In a traditional cost accounting model, a company allocates an activity’s direct costs to the specific activity, while indirect costs are proportionally distributed across all of the company’s various activities. Activity-based costing (ABC) attempts to more precisely allocate these indirect costs to specific activities.
ABC can be applied to any company that has manufacturing operations, and is commonly used in automobile manufacturers and power companies. In recent years, ABC has also been employed in service companies, government entities, and other non-manufacturing organizations. Essentially all organizations employ processes and activities to convert capital and resources to products or services. Identifying and quantifying the costs of these processes and activities is the essence of ABC.
ABC attempts to examine each business process or activity and break it down into discrete components. For example, an office may divide its accounts payable operation into several activities: interacting with purchasing, receiving the invoice, coordinating with the vendor, releasing the check, and handling any return issues. Similarly, an automobile manufacturer may divide its production activities into the various parts of the car, or stops along the assembly line. ABC software is available that can be used in addition to a company’s traditional accounting software to help control and collect this data.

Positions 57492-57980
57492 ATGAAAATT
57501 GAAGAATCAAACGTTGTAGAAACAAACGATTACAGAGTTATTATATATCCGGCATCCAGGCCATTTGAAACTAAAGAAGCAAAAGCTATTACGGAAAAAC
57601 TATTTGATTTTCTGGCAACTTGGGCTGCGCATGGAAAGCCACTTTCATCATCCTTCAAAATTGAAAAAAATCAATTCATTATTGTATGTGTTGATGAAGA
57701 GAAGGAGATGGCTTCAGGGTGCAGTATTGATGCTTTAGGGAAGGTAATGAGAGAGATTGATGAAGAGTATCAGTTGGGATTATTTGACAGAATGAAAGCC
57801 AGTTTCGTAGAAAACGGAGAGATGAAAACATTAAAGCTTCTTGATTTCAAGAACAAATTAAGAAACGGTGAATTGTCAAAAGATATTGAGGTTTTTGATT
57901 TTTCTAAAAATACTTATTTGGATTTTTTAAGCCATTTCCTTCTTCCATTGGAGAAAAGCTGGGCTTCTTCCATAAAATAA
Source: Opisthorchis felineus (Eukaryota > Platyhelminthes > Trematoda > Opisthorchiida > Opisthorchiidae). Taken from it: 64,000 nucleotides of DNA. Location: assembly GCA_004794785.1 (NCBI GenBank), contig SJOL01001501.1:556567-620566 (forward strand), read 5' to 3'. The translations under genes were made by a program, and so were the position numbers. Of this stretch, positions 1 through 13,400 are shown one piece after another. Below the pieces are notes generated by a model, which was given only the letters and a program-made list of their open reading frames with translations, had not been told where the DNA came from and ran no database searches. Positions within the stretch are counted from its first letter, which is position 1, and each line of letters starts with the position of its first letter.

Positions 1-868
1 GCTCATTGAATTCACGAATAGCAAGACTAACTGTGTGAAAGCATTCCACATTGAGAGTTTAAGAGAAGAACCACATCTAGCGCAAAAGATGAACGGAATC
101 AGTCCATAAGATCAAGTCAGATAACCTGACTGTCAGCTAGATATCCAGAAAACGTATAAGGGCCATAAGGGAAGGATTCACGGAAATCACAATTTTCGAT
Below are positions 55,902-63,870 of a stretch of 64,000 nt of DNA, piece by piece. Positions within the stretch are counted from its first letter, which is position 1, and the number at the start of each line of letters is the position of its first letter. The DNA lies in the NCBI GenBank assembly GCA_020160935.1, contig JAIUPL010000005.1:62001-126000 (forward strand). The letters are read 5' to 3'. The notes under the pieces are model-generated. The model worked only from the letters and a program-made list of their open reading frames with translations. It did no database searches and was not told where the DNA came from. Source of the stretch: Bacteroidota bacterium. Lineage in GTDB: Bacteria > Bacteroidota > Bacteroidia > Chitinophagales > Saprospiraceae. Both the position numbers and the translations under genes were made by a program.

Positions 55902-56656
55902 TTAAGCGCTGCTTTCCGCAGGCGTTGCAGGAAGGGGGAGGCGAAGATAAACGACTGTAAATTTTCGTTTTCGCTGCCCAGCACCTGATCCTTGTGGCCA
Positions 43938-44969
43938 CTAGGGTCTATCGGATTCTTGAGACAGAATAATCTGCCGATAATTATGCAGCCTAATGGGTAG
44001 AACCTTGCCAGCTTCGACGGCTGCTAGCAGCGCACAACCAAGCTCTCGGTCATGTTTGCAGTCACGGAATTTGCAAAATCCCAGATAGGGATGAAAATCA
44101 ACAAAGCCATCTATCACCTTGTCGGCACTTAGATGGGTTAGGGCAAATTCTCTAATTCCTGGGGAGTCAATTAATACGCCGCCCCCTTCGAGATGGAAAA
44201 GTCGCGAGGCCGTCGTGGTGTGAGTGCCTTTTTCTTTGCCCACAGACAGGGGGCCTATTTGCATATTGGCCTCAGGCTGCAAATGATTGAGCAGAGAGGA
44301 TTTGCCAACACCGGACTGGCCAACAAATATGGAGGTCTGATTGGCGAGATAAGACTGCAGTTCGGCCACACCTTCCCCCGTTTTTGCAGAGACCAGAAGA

The goals of ABC are to identify and calculate five basic information points: the cost of activities and business processes; the cost of overhead or non-value added activities; performance measures for activities and business processes; accurate product and service costs; and identified cost drivers. This information can be used to drive investing, financing, and operational decision-making.
In many organizations, the information necessary for ABC may not be available. New calculations or measures may need to be developed. Companies will sometimes rely on ABC consultants to help implement these new measures. The Chartered Institute of Management Accountants recommends starting with a simple ABC program while identifying what issues are truly important to the company. As ABC becomes more accepted and management becomes more familiar with the new measures, the ABC program can be expanded.
In 2007, Robert Kaplan, a Harvard Business School professor, introduced the concept of time-driven ABC. Under TDABC, the only necessary measurement is cost to time. The two key questions of TDABC is “how much does it cost per time unit to supply resources for each business process” and “how much time is required to perform the work needed for a company’s products, transactions, and customers”? According to Kaplan, these two cost drivers are sufficient to guide most business decisions.